Society for --
Demolition of Dictatorship +
Demonstration for Democracy
Sunday, September 29, 2013
China moving further away from democracy, threatening Taiwan
Beijing threatens freedom in Taiwan
By Nat Bellocchi 白樂崎
(Sept. 30, 2013 in Taipei Times)
During this year’s hot summer, a document was published that perhaps did not receive sufficient attention in Taiwan, where people were preoccupied with a number of domestic issues.
The publication of “Document No. 9” in Beijing was revealed in a New York Times article on Aug. 19 headlined “China takes aim at Western ideas,” by Chris Buckley.
Buckley describes how under Chinese President Xi Jinping (習近平) Beijing is working hard to eradicate the “seven perils” that endanger the grip of the Chinese Communist Party on society. This campaign against “Western ideas” is actually an extension of Xi’s “Chinese dream.”
Glancing through the list of perils in the document, these perils seem to represent the core values of democracy, freedom and human rights as they are known in the US and Europe. They also represent the values that Taiwanese fought so hard to achieve in their transition to democracy in the 1980s and 1990s.
First on the list is “Western constitutional democracy.” Then follows the promotion of “universal values” of human rights, Western-inspired notions of media independence and civil society, pro-market “neo-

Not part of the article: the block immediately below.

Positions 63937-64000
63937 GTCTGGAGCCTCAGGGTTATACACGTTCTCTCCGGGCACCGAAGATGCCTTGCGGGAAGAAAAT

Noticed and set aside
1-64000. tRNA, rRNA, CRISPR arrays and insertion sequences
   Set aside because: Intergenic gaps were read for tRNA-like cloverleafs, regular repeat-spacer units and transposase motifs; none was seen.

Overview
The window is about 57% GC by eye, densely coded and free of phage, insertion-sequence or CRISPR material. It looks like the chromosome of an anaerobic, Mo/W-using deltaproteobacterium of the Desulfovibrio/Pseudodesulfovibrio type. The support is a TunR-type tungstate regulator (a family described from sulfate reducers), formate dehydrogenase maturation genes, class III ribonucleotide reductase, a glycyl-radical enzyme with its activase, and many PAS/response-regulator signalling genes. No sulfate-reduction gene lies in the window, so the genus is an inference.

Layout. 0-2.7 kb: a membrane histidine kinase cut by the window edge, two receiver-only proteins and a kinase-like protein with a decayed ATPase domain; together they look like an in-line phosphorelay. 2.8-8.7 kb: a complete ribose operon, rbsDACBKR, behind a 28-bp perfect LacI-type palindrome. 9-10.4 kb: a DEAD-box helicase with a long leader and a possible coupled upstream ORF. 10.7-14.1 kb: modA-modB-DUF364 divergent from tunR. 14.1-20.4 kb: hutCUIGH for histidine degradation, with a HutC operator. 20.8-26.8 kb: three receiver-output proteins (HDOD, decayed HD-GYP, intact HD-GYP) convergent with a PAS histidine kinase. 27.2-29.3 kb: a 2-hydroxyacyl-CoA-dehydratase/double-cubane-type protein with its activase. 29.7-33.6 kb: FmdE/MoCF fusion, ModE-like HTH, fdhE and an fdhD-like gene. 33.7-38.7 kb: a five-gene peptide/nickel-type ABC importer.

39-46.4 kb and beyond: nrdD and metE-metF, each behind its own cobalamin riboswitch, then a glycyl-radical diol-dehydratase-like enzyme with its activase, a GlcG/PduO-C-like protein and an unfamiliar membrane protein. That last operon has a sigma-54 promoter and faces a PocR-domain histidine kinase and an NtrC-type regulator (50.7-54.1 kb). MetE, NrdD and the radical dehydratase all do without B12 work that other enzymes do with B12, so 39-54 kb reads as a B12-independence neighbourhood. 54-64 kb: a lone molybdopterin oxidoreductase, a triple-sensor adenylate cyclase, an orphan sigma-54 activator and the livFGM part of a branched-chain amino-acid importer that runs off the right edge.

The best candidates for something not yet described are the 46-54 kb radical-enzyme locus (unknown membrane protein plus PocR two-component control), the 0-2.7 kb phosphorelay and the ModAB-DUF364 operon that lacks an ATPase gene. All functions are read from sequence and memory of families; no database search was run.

liberalism” and a few others.
So, it seems Xi’s government is determined to totally eradicate these values This runs contrary to the expectations of many that Xi would be a reformer: He seems to be moving China further away from democracy.
What does this mean for Taiwan and its cross-strait policies? What would this mean for Taiwan’s democracy, freedom and human rights if it moved closer to China? It is clear that closer relations with China means Taiwan will lose much of its freedom.
If Taiwan wants to preserve its “status quo” as a free, prosperous and democratic nation, it should keep a safe political, economic and social distance from this China. Yes, Taiwan can and should have contact, communication and consultations with Beijing, but this could be done from a position of strength.
In addition, these contacts should take place with a clear understanding of the direction in which China is heading. If the country is moving in the direction of a freer society, it would be good to stimulate cross-strait communication, but “Document No. 9” makes the ultimate goals of China’s rulers clear. Under these circumstances, Taiwan’s people and government should exercise caution in dealing with Beijing.